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Are there alternatives to box, the highly popular small-leaved evergreen, Buxus sempervirens? Not every case of so-called box blightis actually that. Did you know that Buxus sempervirens is also affected by another little demon called Box tree moth? It can defoliate the shrub quite quickly, and is often first noticed as fine, webbed strands within which the moth larvae feeds. They subsequently develop into hungry green caterpillars.
Where did these pests and diseases come from?
The comparatively new pest, box caterpillar, was first recorded in Kent in around 2009 and it has been gradually spreading. It is now known to be prolific in many different areas of London and gardeners have reported it in East and West Sussex, Surrey and the Home Counties. It seems to have come from China and Korea, but it has also had significant impact in Japan, Russia and many European counties.
Give it a feed
Apart from disease, box also displays signs when it's suffering from different problems. This versatile shrub often develops orange foliage as it matures. This isn't necessarily box blight. It might simply be a case of starvation. Nutrient deficiency of this nature is generally down to a lack of potash and this is easily cured. Give Buxus a few doses of high potash (potassium) fertiliser such as a general rose feed, and it often does the trick. Even box suffering from box blight can be treated, and can recover. It just takes lots of feed and time. There are several Buxus feeds that have been especially formulated and they are certainly worth buying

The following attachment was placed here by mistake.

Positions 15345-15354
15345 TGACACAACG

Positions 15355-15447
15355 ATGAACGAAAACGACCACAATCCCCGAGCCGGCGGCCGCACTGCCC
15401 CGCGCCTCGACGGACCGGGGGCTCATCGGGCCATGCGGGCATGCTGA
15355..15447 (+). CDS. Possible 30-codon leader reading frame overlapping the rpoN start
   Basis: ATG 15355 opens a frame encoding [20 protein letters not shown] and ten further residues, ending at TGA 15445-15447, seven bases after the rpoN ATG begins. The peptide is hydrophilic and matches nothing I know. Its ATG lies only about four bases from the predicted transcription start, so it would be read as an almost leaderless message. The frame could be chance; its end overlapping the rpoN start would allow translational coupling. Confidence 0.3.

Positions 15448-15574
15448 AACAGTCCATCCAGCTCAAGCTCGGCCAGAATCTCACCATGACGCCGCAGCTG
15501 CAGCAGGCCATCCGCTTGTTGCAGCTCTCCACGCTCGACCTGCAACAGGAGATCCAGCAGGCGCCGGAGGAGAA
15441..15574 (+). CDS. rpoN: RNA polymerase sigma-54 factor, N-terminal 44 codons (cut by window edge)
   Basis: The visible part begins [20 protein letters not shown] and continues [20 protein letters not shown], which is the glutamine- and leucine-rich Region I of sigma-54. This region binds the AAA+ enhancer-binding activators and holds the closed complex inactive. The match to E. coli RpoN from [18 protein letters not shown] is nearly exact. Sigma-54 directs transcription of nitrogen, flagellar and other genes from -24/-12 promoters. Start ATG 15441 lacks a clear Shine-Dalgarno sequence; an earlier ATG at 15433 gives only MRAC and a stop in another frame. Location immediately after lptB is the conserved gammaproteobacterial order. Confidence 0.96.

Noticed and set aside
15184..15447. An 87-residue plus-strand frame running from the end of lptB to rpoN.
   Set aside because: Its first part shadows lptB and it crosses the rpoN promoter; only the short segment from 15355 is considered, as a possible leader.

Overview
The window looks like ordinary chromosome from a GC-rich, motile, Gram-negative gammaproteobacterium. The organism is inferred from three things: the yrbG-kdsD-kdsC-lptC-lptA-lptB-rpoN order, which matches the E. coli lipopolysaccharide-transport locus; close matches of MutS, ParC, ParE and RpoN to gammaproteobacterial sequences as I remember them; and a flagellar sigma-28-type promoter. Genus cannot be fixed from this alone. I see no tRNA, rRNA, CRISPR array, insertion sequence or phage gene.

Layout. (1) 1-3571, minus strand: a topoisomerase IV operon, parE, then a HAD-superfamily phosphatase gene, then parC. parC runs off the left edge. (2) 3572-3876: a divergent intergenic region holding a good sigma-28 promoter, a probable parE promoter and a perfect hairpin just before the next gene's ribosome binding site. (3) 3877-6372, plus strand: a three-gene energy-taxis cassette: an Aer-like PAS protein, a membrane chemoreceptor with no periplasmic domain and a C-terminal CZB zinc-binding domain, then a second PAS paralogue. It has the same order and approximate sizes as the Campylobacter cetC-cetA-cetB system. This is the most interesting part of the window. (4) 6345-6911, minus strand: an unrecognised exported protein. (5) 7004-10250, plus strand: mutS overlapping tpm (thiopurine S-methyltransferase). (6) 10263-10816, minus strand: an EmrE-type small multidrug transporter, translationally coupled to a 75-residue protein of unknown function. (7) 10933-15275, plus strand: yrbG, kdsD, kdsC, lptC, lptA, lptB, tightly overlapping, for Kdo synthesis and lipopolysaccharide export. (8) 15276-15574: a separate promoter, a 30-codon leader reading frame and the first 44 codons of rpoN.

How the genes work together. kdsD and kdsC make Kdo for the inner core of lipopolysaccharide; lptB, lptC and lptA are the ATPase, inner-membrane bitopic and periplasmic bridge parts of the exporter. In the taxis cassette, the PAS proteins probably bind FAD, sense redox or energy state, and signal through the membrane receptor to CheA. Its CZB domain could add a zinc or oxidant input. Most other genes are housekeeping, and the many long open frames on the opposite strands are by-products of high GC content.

formal features such as parterres, knot gardens, topiary and low box hedging can look pretty awful when the plant is affected. Many gardeners are ripping out their box and replacing it with alternative, small-leafed evergreens. So, what can we use instead of box? Gardens with
Consider these alternatives to box
There are several, highly suitable alternatives to box. The most commonly suggested swap is Ilex crenata,which is often called Japanese holly.
One variety in particular is proving to be highly effective, and this is Ilex crenata Convexa. It has small, glossy dark green foliage and it is dense and bushy. An ideal candidate for clipping. Then there's the shrubby
There are other alternatives to box ...
If this doesn't appeal, the Euonymus genus provides a whole host of possibilities as alternatives to box, with oodles of potential lookalikes.
There's a variety called E. Jean Hugues which looks very much like Buxus and is just as accommodating. There's also Euonymus japonicus Microphyllus Pulchellus and Green Rocket, both of which seem to make admirable substitutes for box.
Then there's yew, Taxus baccata, which is quite different from box but highly suitable for hedging and topiary. Always bearing in mind its toxicity, of course.
And now for something completely different
Another option for alternatives to box is to move right away from lookalikes and strike out into something quite different . Berberis, for example, will make a nice little hedge (albeit with prickles). So will lavender, rosemary, small-leaved Hebes, Teucrium and even Santolina. Some of these have aromatic foliage. This means that they are not only capable of forming neat hedges or topiary, but can also provide the bonus of scent and even flowers.
It's important to remember that there are always different choices. In fact, plant diseases, although unfortunate, do encourage us to think outside of the box. The phrase seems to be apt, in this instance!